Inside Track: Heinrich Anhold, founder and CEO of Epona Biotech
‘Usually the thing I regret the most is that I didn’t make a decision sooner’
Heinrich Anhold: “I am very proud of the fact that I managed to start and run the business from Sligo, that it has grown solidly and that Stablelab is now available in 20 countries
Sligo-based Epona Biotech is on a mission to revolutionise how antibiotics are used in veterinary medicine.
What is special about your business?
We are an intellectual property company specialising in animal health, and we have discovered a unique biomarker called serum amyloid A which can detect infections with a sensitivity some 50 times greater than a thermometer.
This is changing the way many equine veterinarians practice and use antibiotics, and has the potential to be effective across the wider animal healthcare spectrum. Our first product based on the biomarker is Stablelab, which accurately and speedily detects infections in horses and enables vets to monitor how an animal is responding to antibiotic treatment.
What sets your business apart in your sector?
What we discovered enabled us to disrupt an established market segment by introducing a new way of monitoring and treating infections. We have invested significantly in technology to support the testing to ensure it can be conducted as simply and as easily as possible.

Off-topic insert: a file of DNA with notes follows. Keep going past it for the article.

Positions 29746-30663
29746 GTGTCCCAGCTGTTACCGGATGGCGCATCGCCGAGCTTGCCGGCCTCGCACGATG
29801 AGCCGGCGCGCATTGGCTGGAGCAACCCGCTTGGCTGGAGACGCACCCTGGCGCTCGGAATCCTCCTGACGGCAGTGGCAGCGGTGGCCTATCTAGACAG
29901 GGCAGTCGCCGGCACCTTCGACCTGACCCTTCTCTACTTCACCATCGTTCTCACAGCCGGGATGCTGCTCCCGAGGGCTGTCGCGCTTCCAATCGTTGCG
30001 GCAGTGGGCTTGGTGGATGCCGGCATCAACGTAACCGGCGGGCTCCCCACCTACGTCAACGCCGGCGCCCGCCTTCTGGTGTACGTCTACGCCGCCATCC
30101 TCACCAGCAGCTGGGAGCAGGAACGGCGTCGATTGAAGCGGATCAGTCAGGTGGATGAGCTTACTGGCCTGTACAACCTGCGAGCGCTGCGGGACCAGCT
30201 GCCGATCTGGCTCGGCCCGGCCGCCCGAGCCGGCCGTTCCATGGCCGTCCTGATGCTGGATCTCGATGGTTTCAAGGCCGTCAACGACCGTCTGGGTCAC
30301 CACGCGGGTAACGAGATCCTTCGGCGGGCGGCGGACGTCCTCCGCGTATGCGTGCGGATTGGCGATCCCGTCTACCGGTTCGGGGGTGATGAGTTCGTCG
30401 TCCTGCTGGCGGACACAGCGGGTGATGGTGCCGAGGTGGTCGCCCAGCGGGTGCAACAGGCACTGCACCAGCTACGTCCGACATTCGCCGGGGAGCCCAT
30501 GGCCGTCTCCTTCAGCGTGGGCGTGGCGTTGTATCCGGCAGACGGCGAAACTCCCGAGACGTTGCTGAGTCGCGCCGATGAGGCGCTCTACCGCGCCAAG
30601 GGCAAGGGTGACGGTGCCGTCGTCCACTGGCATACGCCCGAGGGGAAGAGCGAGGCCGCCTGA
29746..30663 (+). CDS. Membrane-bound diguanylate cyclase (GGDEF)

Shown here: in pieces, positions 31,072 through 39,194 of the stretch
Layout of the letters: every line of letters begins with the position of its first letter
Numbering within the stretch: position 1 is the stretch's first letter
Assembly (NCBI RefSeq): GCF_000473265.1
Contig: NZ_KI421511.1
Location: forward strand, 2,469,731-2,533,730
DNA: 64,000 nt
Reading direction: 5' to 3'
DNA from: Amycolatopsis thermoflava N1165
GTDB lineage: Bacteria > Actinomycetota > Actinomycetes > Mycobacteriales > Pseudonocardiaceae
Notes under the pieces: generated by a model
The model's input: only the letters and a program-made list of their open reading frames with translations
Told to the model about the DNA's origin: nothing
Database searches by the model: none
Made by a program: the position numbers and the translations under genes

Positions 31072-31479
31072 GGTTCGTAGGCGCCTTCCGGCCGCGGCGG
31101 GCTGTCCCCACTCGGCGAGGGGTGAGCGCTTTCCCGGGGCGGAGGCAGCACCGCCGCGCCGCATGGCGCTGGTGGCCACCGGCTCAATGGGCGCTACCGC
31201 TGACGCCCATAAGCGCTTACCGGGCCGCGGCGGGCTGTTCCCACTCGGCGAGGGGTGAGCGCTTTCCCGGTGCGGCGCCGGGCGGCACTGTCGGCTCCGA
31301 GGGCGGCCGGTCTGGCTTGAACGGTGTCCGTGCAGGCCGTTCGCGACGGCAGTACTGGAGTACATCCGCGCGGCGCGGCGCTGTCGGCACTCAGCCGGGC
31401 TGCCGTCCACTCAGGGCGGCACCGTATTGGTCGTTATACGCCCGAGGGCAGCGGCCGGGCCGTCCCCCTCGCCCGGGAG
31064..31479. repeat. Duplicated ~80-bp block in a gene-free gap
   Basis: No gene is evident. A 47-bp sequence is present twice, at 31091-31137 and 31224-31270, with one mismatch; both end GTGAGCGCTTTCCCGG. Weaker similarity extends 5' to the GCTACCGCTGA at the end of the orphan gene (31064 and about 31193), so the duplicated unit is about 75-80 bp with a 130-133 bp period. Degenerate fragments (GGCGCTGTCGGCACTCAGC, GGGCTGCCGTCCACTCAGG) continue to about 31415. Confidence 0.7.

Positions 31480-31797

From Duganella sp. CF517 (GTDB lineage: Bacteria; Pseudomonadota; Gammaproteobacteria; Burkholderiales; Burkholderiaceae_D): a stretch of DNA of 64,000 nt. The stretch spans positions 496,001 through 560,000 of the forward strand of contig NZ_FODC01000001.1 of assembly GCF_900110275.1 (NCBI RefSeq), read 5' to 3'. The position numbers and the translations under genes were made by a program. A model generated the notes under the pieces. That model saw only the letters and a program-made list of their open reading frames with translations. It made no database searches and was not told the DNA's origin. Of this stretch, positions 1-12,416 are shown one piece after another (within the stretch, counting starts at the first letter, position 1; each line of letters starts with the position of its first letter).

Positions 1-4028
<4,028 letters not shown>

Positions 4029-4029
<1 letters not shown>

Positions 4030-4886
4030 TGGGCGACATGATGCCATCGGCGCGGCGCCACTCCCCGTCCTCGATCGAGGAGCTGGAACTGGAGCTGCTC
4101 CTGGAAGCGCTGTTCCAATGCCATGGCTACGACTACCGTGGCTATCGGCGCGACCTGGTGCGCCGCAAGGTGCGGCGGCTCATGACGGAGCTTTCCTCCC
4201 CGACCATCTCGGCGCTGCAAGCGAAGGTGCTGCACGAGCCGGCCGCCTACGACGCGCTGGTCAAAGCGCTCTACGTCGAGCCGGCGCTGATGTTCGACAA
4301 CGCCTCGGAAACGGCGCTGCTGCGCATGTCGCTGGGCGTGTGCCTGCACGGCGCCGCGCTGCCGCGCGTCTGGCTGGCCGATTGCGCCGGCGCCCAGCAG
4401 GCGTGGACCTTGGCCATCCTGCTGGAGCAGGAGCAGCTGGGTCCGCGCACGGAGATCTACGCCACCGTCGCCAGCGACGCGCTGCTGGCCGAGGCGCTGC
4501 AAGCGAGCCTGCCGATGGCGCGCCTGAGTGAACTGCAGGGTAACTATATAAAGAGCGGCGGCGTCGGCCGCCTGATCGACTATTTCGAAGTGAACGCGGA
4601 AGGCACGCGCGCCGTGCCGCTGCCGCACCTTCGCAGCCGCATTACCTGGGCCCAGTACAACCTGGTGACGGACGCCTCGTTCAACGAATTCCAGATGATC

In designing our initial product for the equine industry we were also very mindful of the environment in which a vet or horse owner is operating, and this led us to opt for a handheld test which is also novel.
Epona Biotech is now 10 years old. What have been your biggest challenges?
We are the market leader which is both the opportunity and the great challenge. We expect others will try to follow us so our key focus has been on building a reputation for quality in general and for our launch product in particular.
Our market is global, so it has been a huge challenge to cover the ground. Initially I was travelling nearly 80 per cent of the time to kickstart sales. Things got easier when we established a serious foothold in the United States, where we have grown sales of Stablelab 50 per cent year-on-year.
Managing our resources while growing has also been challenging, as has finding the right talent. We’ve been very fortunate with the calibre of the people working for Stablelab, but it was challenging finding the right staff with the level of experience required to adapt to a start-up environment.
What have been your biggest successes?
I am very proud of the fact that I managed to start and run the business from Sligo, that it has grown solidly, and that Stablelab is now available in 20 countries.
We have established partnerships with leading vet hospitals around the world, and Stablelab has become one of the fastest growing brands in the US. To build on this success we will be moving into other sectors of the animal health industry and looking to work with different partners. But to begin with we had to develop our own product to prove to the world that the biomarker worked.